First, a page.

9. THE DRH COLLEGES or TRAVELLING FOLK HIGH SCHOOLS
Private colleges in at least eight countries that offer a ‘volunteering abroad’ syllabus to older teenagers and young adults. They claim to prepare students as volunteers or ‘development instructors’ abroad for Planet Aid, Humana People-to-People and the Gaia Movement. The colleges follow the model of the original ‘Travelling Folk High School’ format devised for the Tvind Schools Cooperative in the 1970s, learning through travel and hands-on experience.
Students pay a substantial fee in advance and are also obliged to ‘fundraise’ – begging on the streets of nearby towns and cities, selling pamphlets and seeking donations towards the cost of their foreign travel. There have been hundreds of complaints about poor teaching, a lack of proper care, inadequate or dangerous facilities, and fundraising. Most ‘teachers’ are unqualified and were themselves students at the same colleges. Students are often provide free labour for used clothes collection and sorting.
These are the main DRH Colleges:
- IICD Massachusetts
- IICD Michigan
- CICD, Hull, UK
- DRH Norway, Lillehammer
- Richmond Vale Academy, St Vincent, Caribbean
- KNEC, South Africa
- College in India
- College in China
- DRH Colleges in Denmark
10. THE TVIND SCHOOLS MOVEMENT
‘Tvind’ is both the name of an organisation and the place where it was founded in 1974, on a farm outside Ulfborg in western Denmark. Originally the Tvind Schools Co-operative consisted of two private junior schools, an Efterskole and the Travelling Folk High School, and a college for adults, the Necessary Teacher Training College.
The campus is both the original headquarters of the Tvind educational movement and the spiritual home of the Tvind Teachers Group, which has since become international. Today the site is still occupied by several Tvind schools and administrative buildings. The name ‘Tvind’ has since become synonymous with the Tvind Teachers Group and the movement as a whole.
Teachers Group ‘small schools’ are boarding schools designed for children aged 10-18 with severe ‘behavioural and emotional difficulties’. Children and teenagers exhibiting very challenging behaviour are supposed to benefit from the Tvind Teachers Group’s educational programme of learning through travel, practical activity and strict discipline.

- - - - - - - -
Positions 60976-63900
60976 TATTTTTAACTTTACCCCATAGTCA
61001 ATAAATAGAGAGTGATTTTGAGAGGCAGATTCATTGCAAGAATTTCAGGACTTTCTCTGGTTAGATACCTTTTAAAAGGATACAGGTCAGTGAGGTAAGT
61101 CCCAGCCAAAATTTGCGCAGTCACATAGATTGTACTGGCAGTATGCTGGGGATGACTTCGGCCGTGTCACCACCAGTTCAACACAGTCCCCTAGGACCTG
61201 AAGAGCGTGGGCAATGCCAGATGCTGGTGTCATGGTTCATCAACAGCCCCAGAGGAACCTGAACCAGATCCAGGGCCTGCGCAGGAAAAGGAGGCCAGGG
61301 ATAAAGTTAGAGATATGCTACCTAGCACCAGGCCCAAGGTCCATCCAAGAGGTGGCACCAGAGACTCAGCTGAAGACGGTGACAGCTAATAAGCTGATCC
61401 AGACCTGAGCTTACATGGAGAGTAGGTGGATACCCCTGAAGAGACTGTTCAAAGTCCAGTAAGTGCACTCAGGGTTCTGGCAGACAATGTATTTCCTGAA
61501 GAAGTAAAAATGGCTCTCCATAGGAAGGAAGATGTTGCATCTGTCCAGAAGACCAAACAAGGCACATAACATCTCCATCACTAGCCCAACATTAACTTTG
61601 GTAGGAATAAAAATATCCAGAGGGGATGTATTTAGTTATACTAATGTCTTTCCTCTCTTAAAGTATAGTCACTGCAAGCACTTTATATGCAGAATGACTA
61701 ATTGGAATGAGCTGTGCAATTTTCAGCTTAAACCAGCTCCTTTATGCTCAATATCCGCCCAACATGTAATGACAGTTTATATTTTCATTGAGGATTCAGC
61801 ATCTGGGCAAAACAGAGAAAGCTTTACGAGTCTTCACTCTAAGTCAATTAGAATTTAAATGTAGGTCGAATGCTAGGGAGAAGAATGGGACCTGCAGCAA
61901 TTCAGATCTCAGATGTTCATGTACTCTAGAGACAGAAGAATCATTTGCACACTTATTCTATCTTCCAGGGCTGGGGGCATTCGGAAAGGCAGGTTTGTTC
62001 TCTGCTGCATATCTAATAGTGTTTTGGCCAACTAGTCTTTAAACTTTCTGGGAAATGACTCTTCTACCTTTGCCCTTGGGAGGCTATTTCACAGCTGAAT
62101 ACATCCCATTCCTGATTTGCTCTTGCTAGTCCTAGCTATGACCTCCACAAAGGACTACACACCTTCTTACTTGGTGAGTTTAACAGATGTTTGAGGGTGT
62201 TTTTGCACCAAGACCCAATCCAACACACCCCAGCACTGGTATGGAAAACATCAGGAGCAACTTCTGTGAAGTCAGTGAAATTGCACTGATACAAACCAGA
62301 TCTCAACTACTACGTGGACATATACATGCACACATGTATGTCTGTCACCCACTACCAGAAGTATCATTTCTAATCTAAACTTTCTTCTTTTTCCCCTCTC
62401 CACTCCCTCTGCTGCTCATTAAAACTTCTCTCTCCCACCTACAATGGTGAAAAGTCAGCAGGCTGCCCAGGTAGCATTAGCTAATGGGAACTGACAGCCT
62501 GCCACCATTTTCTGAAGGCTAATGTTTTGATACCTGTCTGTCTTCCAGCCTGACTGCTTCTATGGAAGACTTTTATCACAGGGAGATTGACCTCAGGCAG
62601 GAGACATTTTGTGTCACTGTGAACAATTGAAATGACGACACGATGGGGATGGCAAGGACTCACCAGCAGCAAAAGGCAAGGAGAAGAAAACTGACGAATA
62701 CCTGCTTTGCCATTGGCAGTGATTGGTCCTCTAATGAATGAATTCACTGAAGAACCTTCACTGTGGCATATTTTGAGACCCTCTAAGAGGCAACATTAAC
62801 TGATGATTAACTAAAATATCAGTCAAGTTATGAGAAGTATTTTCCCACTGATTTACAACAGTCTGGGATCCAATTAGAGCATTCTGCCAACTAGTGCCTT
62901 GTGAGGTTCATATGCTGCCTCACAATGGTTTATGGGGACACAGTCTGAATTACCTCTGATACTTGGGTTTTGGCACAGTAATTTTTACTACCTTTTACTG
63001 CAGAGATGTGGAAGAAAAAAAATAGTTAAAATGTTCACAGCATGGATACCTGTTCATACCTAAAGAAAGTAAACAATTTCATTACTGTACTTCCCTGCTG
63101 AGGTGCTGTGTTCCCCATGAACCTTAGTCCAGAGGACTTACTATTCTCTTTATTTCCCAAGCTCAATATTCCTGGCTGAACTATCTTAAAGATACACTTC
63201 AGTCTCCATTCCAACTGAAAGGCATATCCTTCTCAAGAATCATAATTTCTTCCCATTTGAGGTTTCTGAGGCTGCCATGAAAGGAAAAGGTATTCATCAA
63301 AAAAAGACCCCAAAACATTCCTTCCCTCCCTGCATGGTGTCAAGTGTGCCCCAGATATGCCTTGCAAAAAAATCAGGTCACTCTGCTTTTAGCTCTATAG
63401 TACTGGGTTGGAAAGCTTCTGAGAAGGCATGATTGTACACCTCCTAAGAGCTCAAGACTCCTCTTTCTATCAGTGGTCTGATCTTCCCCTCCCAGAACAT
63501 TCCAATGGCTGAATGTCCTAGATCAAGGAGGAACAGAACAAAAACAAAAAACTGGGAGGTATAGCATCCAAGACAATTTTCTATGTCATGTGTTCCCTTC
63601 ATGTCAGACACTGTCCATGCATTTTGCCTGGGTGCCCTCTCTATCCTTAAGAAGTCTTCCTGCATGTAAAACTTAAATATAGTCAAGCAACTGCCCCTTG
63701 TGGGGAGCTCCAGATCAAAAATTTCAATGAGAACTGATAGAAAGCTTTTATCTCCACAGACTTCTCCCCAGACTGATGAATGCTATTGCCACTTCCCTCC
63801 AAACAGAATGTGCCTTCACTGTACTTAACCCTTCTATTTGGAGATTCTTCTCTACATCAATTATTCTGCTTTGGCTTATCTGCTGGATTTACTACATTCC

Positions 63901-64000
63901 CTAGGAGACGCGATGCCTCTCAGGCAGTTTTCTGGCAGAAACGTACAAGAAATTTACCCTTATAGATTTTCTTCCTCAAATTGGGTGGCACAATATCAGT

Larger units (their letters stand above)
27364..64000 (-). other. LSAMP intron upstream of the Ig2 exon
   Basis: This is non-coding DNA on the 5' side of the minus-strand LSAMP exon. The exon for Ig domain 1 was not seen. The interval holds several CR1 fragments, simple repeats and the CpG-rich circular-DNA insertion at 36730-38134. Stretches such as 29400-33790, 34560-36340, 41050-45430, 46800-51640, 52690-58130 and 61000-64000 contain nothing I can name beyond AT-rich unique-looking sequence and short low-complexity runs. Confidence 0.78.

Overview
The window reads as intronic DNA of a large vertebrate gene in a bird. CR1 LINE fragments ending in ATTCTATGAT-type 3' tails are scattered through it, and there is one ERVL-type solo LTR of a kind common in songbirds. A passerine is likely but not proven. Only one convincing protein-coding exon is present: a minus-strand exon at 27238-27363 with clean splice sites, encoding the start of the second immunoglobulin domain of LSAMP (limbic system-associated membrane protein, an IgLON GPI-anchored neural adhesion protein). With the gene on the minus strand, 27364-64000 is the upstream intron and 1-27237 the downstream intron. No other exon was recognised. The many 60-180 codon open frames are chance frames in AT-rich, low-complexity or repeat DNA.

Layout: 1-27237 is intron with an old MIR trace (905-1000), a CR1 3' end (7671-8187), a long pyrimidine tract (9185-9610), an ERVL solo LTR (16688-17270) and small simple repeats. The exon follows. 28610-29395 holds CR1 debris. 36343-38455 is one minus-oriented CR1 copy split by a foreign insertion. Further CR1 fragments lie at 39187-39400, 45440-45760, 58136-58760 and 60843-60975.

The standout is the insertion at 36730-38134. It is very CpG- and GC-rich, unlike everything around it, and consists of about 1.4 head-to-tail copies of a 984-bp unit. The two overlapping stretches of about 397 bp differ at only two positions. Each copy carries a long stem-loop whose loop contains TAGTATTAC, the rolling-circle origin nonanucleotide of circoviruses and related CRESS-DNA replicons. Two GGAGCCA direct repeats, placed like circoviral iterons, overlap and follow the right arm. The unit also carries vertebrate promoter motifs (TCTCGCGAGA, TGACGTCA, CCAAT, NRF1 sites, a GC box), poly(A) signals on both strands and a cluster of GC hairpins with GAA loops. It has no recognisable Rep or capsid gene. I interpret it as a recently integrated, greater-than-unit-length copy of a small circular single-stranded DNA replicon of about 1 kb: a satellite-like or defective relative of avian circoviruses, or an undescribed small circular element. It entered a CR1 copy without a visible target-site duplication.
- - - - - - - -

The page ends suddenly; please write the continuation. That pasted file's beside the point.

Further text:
Fees are usually paid by local authorities and the amounts involved can be very high – even though the staff are rarely qualified, and the schools may depend on volunteers. The schools have made very significant amounts of money for the Tvind Teachers Group, fed into tax haven accounts through wages, rents and services paid to offshore companies.
Following complaints, several of the schools have been officially closed down. In the 1980s there were 14 small schools around the world, but today few remain, mostly in Denmark.
Aka Pecha, Virginia, USA – closed down
Richmond Vale, St Vincent – closed down
Red House, Norfolk, England – closed down
Winestead Hall, Hull, England – closed down
Small Schools in Denmark
SCHOOLS AND COLLEGES IN AFRICA
The Tvind Teachers Group dominates education in several African countries, notably Zimbabwe, Malawi and Mozambique. Since the 1970s the Tvind Teachers Group has opened schools, orphanages, vocational schools and teacher training colleges throughout sub-Saharan Africa. It also runs a ‘One World University’ in Mozambique, which it claims will offer ‘degree level’ education in co-operation with DRH colleges in the West.
The university and vocational colleges such as the Zimbabwe Frontline Institute have become fertile recruiting grounds for older teenagers by the Tvind Teachers Group, which has recently recruited many young black Africans into the organisation Unemployed young Africans are attracted by the promise of travel, work and training. In reality, our investigations show that many African recruits to the Teachers Group are sent to fundraise, or used as free labour for commercial operations.
One World University, Mozambique
Frontline Institute, Zimbabwe